(Cotoneaster divaricatus) Spreading Cotoneaster
(Cotoneaster ellipticus) Lindley's Cotoneaster
(Cotoneaster fangianus) Fang's Cotoneaster
(Cotoneaster franchetii) Franchet's Cotoneaster
(Cotoneaster glabratus) Glabrous cotoneaster
(Cotoneaster glaucophyllus) Glaucous cotoneaster
(Cotoneaster henryanus) Henry's Cotoneaster
(Cotoneaster hissaricus) Round-leaved Cotoneaster
(Cotoneaster hjelmqvistii) Hjelmquist's Cotoneaster
(Cotoneaster horizontalis) Wallspray
(Cotoneaster hsingshangensis) Hsing-Shan Cotoneaster
(Cotoneaster hylmoei) Hylmo's Cotoneaster
(Cotoneaster ignescens) Firebird cotoneaster
(Cotoneaster ignotus) Black-grape Cotoneaster
(Cotoneaster induratus) Hardy cotoneaster
(Cotoneaster insculptus) Engraved Cotoneaster
(Cotoneaster integrifolius) Entire-leaved Cotoneaster
(Cotoneaster lacteus) Late Cotoneaster
(Cotoneaster laetevirens) Ampfield Cotoneaster
(Cotoneaster lucidus) Shiny Cotoneaster
(Cotoneaster mairei) Maire's Cotoneaster
(Cotoneaster marginatus) Fringed Cotoneaster
(Cotoneaster microphyllus agg.) Wild Cotoneaster
(Cotoneaster monopyrenus) One-stoned Cotoneaster
(Cotoneaster moupinensis) Moupin Cotoneaster
(Cotoneaster mucronatus) Mucronate Cotoneaster
(Cotoneaster nanshan) Dwarf Cotoneaster
(Cotoneaster nitens) Few-flowered Cotoneaster
(Cotoneaster obscurus) Obscure Cotoneaster
(Cotoneaster obtusus) Dartford Cotoneaster
(Cotoneaster pannosus) Silverleaf Cotoneaster
(Cotoneaster perpusillus) Slender cotoneaster
(Cotoneaster prostratus) Procumbent Cotoneaster
(Cotoneaster pseudoambiguus) Kangting Cotoneaster
(Cotoneaster rehderi) Bullate Cotoneaster
(Cotoneaster rotundifolius) Round-leaved Cotoneaster
(Cotoneaster sanguineus)
(Cotoneaster sherriffii) Sherriff's Cotoneaster
(Cotoneaster simonsii) Khasia Berry
(Cotoneaster sp.)
(Cotoneaster splendens) Showy Cotoneaster
(Cotoneaster sternianus) Stern's Cotoneaster
(Cotoneaster tengyuehensis) Tengyueh Cotoneaster
(Cotoneaster thymifolius) Thyme-leaved Cotoneaster
(Cotoneaster tomentellus) Short-felted Cotoneaster
(Cotoneaster transens) Godalming Cotoneaster
(Cotoneaster villosulus) Lleyn Cotoneaster
(Cotoneaster vilmorinianus) Vilmorin's Cotoneaster
(Cotoneaster wardii) Ward's Cotoneaster
(Cotoneaster zabelii) Cherryred Cotoneaster

Entire-Leaved Cotoneaster (Cotoneaster integrifolius) Photo: © RWD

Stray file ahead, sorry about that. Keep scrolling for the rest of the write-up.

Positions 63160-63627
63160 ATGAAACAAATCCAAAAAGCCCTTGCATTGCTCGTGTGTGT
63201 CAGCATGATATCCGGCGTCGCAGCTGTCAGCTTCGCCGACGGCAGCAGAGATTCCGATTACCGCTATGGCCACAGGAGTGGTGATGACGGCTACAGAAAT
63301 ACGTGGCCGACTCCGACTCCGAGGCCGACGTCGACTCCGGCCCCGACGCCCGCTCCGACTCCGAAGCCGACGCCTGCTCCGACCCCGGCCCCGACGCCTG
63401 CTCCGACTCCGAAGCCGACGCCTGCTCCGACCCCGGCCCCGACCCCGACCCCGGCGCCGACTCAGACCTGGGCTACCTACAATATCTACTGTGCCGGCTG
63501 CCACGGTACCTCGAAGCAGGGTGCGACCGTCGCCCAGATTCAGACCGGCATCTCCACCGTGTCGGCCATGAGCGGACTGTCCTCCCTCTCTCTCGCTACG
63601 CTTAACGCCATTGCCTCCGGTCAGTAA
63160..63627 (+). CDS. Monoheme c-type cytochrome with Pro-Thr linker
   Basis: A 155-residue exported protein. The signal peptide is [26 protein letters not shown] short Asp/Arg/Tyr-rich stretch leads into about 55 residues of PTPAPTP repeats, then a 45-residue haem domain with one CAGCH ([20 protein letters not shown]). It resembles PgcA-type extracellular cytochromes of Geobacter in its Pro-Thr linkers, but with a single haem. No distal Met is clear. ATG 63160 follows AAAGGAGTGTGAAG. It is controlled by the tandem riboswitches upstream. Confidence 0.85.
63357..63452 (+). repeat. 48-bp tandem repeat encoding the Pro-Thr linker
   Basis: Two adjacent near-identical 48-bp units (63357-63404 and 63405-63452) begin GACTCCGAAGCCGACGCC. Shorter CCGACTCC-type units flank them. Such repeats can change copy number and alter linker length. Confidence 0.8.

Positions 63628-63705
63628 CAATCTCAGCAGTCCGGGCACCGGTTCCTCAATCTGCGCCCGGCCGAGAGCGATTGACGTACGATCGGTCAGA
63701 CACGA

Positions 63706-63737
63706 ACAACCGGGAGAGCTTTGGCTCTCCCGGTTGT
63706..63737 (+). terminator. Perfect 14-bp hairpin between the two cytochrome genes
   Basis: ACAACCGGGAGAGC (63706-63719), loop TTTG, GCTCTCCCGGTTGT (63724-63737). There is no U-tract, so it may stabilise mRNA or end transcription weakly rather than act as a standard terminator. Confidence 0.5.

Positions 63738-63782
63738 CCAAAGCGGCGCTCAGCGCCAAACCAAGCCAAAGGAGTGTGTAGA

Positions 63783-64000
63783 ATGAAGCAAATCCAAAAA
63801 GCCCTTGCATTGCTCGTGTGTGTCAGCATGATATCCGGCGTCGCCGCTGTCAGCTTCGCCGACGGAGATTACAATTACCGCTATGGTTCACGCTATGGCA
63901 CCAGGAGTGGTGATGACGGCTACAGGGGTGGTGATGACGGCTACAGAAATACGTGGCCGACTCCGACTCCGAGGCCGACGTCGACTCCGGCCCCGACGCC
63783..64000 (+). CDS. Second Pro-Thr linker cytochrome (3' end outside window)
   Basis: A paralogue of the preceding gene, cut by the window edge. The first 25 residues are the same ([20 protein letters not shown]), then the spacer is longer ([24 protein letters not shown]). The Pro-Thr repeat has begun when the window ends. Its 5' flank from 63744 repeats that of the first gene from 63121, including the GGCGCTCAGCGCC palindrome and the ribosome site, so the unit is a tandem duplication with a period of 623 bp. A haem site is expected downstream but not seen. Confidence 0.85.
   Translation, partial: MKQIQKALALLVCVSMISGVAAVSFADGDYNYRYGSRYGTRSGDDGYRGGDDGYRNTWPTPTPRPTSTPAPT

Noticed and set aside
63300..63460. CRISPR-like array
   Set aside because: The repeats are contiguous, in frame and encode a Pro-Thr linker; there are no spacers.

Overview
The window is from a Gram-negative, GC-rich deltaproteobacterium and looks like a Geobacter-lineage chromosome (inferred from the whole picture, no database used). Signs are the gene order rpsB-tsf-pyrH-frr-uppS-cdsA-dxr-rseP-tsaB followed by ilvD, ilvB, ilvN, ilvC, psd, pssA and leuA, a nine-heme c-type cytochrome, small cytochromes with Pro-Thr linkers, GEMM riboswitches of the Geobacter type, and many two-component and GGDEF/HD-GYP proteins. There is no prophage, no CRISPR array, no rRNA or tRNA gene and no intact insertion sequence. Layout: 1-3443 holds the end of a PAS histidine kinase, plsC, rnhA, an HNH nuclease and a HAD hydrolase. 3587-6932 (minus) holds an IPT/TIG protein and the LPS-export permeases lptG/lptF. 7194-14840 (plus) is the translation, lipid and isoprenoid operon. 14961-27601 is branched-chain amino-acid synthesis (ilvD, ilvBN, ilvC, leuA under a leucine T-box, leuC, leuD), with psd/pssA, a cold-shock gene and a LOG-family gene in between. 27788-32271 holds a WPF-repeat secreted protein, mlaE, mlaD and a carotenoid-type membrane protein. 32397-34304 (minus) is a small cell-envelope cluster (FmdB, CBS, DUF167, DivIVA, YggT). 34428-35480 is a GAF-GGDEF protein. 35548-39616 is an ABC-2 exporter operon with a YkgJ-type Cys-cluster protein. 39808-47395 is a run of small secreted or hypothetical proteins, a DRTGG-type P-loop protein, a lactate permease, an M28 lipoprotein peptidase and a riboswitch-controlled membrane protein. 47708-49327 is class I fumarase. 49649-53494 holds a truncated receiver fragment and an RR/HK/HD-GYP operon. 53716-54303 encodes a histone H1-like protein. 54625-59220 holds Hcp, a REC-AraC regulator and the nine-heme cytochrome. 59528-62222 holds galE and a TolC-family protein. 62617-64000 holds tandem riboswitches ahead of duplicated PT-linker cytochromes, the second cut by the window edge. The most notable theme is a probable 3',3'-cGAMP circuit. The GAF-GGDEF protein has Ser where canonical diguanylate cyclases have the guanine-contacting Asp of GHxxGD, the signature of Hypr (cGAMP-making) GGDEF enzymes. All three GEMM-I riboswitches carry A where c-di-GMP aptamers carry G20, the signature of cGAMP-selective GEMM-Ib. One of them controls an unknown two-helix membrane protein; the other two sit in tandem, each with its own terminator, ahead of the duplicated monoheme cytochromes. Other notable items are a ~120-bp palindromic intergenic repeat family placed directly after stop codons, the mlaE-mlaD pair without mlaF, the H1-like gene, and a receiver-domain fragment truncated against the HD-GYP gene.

Hjelmqvist's Cotoneaster (Cotoneaster hjelmqvistii) Photo: © RWD

Welsh Cotoneaster (Cotoneaster cambricus) Photo: © RWD

Franchet's Cotoneaster (Cotoneaster franchetii) Photo: © RWD



[CHAENOMELES] Japanese Quinces

Chinese Quince (Chaenomeles speciosa) Photo: © RWD



[CRATAEGUS] Hawthorns

Dandelions [as well as Brambles (Rubus), Hawkweeds (Hieracium)] all have hundreds of species. They are all apomictic (or agamospermic - asexual reproduction via seeds), capable of the production of viable seeds without self-fertilisation or cross-fertilisation and are entirely female in origin. Plants growing from these seeds are clones. This process results in a wide spectrum of hybrid microspecies, most looking very similar. All or most species of Dandelion are hybrids which reproduce asexually - only a handful reproduce by sexual means. Hawthorns (Cratageous), Rowans & Whitebeams (Sorbus), Meadow-grasses (Poa) and Lady's-mantles (Alchemilla) are also apomictic with dozens of very similar hybrid species.

 

[Crataegus]
HAWTHORN HYBRID CHART
[Crataegus]
HAWTHORN
HYBRIDS
BSBI MAPS
Various-leaved
Hawthorn

(heterophylla)
Midland
Hawthorn

(laevigata)
Common
Hawthorn

(monogyna)
Common
Hawthorn

(monogyna)
heterophylla
×
monogyna
Crataegus
×
media
Midland
Hawthorn

(laevigata)
  Crataegus
×
media
Various-leaved
Hawthorn

(heterophylla)
  heterophylla
×
monogyna

The Hybrid Cockspur shown not in the hybrid chart but in the list of non-hybrids below is a result of it being a hybrid between two North American species, Crataegus crux-galli and C. stipulacea, which do not occur in the UK and so are not listed in the BSBI website.

Crataegus SPECIES LACKING HYBRIDS
(Crataegus coccinioides) Large-flowered Cockspurthorn
(Crataegus crus-galli) Cockspurthorn
(Crataegus intricata) Thicket/Intricate Hawthorn
(Crataegus mollis) Downy Hawthorn
(Crataegus nigra) Hungarian Hawthorn
(Crataegus orientalis) Oriental Hawthorn
(Crataegus pedicellata) Pear-fruited Cockspurthorn
(Crataegus persimilis) Broad-Leaved Cockspurthorn
(Crataegus punctata) Dotted Hawthorn
(Crataegus sanguinea) Redshaw Hawthorn
(Crataegus submollis) Hairy Cockspur-thorn
(Crataegus succulenta) Round-fruited Cockspurthorn
(Crataegus x lavallei) Hybrid Cockspurthorn

Family: Rose [Rosaceae]